We will explore the challenges and opportunities of children and youth ministry in a Quaker Meeting, no matter its size. How do we build robust children and youth programming that is inviting and engaging with the kids? We will also discuss ideas for specific programming, curriculum and share experiences of curriculum that has been useful. We will engage and give space for all to share and brainstorm.
Beth Henricks is Associate Pastor and Christian Education Director of Indianapolis First Friends Meeting.
If ever there was a time when we needed to know how to have productive conversations with the people we are called to love, it is now. What is holding us back? What makes it so difficult? How do we start? What will make it successful? What do we hope will be the result? You are invited to participate in efforts to answer those questions in our hour-and-a-half Zoom consultation/ discussion on Monday, November 7.
Sylvia Graves Beane was recently a co-leader of Western Yearly Meeting, and is a past General Secretary of Friends United Meeting.
Cultivating generosity is an essential piece to individual and communal faithfulness. When it comes to financial generosity, it is also a necessary ingredient in carrying out the mission God is giving your community of faith. Join us for a conversation and focus on some of the best practices you can implement to nurture generosity and faithful stewardship in your fellowship.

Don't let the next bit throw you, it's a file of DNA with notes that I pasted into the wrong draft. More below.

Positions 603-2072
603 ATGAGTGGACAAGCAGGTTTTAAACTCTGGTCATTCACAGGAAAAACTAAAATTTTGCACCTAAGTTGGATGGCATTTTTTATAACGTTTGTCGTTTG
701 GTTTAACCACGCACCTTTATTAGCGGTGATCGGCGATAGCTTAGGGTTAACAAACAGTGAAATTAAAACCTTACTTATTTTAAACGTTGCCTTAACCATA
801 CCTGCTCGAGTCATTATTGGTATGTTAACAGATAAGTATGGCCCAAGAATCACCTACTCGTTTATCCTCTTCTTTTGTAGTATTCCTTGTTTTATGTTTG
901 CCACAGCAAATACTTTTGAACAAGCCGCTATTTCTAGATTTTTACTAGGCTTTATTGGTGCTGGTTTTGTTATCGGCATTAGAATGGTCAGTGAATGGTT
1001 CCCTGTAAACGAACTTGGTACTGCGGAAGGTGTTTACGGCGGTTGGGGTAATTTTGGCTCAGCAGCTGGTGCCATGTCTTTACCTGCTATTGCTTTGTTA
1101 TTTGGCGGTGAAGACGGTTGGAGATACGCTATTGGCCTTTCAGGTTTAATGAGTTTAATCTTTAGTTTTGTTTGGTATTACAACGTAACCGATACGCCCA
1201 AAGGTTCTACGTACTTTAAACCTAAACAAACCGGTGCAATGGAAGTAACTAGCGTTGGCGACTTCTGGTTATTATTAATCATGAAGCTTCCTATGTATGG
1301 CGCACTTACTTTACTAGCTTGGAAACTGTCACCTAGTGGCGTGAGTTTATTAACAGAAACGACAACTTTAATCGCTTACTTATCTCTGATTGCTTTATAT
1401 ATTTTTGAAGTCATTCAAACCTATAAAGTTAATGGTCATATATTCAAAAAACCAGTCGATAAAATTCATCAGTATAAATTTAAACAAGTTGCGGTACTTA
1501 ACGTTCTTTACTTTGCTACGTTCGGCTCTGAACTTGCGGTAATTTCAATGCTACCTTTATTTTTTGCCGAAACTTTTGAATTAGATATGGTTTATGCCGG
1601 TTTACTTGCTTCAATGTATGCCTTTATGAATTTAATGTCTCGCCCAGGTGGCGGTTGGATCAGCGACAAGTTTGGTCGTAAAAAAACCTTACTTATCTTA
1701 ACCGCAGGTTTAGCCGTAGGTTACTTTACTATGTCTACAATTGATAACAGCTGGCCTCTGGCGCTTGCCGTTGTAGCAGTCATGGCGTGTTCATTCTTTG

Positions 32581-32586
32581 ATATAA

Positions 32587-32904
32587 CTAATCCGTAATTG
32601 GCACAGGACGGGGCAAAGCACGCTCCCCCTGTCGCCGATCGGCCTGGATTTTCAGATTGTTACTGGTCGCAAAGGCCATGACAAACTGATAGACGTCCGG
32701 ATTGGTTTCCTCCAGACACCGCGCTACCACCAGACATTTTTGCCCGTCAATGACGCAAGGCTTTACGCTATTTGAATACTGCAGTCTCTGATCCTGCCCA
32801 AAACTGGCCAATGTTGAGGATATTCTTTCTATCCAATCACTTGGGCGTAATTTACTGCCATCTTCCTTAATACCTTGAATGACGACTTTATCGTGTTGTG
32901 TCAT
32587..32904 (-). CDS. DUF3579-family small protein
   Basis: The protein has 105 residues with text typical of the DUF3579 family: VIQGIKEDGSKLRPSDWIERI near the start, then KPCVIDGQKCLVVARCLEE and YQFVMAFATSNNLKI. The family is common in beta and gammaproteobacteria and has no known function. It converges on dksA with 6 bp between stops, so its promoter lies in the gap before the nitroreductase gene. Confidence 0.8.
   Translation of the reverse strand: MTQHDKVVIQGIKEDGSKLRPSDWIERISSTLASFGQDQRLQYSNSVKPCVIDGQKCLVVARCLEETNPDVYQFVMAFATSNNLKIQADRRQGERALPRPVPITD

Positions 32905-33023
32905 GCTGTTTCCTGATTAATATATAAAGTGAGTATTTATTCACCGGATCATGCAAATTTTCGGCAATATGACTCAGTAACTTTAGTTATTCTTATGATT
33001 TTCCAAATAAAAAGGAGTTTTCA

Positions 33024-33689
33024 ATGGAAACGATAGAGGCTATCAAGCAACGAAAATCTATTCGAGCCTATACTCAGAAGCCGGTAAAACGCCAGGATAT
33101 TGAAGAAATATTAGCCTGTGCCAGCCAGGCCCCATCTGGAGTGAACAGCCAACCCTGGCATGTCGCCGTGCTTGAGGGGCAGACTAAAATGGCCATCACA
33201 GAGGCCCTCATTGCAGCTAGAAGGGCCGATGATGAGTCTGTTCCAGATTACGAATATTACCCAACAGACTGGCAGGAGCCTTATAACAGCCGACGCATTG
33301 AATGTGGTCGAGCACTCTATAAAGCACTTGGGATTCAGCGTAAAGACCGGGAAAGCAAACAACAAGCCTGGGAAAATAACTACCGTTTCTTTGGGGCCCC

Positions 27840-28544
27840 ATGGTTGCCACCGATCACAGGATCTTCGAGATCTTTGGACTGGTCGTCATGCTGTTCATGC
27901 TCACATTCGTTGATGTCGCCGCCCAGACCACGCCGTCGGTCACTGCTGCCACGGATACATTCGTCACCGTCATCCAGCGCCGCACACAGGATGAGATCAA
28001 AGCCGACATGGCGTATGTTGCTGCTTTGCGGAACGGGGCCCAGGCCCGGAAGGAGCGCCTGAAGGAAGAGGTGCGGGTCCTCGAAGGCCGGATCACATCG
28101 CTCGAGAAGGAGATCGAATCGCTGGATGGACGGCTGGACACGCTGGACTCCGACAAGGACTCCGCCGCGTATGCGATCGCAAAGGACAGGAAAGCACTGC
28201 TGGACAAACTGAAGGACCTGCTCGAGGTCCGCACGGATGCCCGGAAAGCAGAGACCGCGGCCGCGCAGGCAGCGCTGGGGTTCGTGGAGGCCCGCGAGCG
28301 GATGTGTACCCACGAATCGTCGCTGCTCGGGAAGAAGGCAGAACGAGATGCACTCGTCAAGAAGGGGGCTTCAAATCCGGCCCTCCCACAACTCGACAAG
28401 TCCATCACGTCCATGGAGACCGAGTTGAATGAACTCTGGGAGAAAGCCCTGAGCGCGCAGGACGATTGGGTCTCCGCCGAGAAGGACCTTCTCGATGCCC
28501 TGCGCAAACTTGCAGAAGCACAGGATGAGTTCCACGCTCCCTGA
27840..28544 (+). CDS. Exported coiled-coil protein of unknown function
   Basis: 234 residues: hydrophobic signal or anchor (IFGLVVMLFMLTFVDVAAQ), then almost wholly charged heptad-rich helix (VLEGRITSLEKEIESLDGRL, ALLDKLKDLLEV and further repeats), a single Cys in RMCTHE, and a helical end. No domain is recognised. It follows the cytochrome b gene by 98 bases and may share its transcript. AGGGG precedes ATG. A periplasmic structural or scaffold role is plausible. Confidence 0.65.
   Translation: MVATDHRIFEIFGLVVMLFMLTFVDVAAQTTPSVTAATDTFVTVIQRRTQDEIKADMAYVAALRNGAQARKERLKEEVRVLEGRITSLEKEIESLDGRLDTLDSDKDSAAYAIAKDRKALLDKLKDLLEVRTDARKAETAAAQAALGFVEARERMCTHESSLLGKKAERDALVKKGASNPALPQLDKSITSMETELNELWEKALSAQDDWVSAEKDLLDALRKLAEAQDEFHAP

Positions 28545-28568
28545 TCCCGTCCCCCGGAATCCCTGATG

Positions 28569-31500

Colin Saxton is the Advancement Officer for Friends United Meeting, and a stewardship consultant with Everence, the Mennonite (and Quaker) financial services organization
Charlotte Stangeland, of Iowa Yearly Meeting, will lead a discussion about the Holy Spirit’s work in our lives. How can we increase our awareness and openness to the Spirit’s leadings? How can we recognize and appreciate each others’ spiritual gifts? The discussion of gifts will focus on the grace gifts in Romans 12 and the leadership gifts of Ephesians 4.
How are Friends dealing with conflict while coping with the shifts coming from the society, the public health issues, and the place of religion in our lives? Bill Eagles leads an examination of applying Quaker principles in an evolving environment. Or, putting it more plainly, remembering in moments of conflict that we might be wrong—and what to do about that possibility.
Bill Eagles is a past clerk of North Carolina Yearly Meeting, a retired lawyer, and a practicing mediator, as well as a member of the Friends United Meeting Board.